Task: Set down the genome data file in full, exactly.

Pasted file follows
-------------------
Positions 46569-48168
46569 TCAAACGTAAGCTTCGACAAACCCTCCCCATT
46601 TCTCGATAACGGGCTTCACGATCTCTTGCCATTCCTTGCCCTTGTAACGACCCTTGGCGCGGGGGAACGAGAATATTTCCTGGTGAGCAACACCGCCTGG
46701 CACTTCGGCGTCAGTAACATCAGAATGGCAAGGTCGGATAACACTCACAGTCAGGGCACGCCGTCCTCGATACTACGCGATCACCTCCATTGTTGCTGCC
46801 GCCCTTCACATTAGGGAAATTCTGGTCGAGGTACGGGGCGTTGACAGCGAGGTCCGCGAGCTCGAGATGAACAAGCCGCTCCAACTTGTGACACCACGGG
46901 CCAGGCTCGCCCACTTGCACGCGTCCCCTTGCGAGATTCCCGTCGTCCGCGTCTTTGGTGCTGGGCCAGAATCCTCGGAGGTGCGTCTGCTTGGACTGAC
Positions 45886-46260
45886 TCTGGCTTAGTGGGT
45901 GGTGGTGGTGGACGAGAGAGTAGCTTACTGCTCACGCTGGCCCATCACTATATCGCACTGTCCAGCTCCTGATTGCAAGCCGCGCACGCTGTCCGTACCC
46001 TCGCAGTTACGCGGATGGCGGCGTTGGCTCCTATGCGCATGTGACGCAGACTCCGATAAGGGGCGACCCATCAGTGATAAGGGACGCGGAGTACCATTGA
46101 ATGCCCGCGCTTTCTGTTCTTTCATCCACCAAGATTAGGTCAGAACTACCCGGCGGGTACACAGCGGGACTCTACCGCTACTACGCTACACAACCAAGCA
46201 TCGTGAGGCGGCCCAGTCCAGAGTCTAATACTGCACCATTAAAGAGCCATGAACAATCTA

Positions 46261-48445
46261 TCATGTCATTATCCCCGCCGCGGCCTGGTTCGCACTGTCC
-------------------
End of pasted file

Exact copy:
Positions 46569-48168
46569 TCAAACGTAAGCTTCGACAAACCCTCCCCATT
46601 TCTCGATAACGGGCTTCACGATCTCTTGCCATTCCTTGCCCTTGTAACGACCCTTGGCGCGGGGGAACGAGAATATTTCCTGGTGAGCAACACCGCCTGG
46701 CACTTCGGCGTCAGTAACATCAGAATGGCAAGGTCGGATAACACTCACAGTCAGGGCACGCCGTCCTCGATACTACGCGATCACCTCCATTGTTGCTGCC
46801 GCCCTTCACATTAGGGAAATTCTGGTCGAGGTACGGGGCGTTGACAGCGAGGTCCGCGAGCTCGAGATGAACAAGCCGCTCCAACTTGTGACACCACGGG
46901 CCAGGCTCGCCCACTTGCACGCGTCCCCTTGCGAGATTCCCGTCGTCCGCGTCTTTGGTGCTGGGCCAGAATCCTCGGAGGTGCGTCTGCTTGGACTGAC
Positions 45886-46260
45886 TCTGGCTTAGTGGGT
45901 GGTGGTGGTGGACGAGAGAGTAGCTTACTGCTCACGCTGGCCCATCACTATATCGCACTGTCCAGCTCCTGATTGCAAGCCGCGCACGCTGTCCGTACCC
46001 TCGCAGTTACGCGGATGGCGGCGTTGGCTCCTATGCGCATGTGACGCAGACTCCGATAAGGGGCGACCCATCAGTGATAAGGGACGCGGAGTACCATTGA
46101 ATGCCCGCGCTTTCTGTTCTTTCATCCACCAAGATTAGGTCAGAACTACCCGGCGGGTACACAGCGGGACTCTACCGCTACTACGCTACACAACCAAGCA
46201 TCGTGAGGCGGCCCAGTCCAGAGTCTAATACTGCACCATTAAAGAGCCATGAACAATCTA

Positions 46261-48445
46261 TCATGTCATTATCCCCGCCGCGGCCTGGTTCGCACTGTCC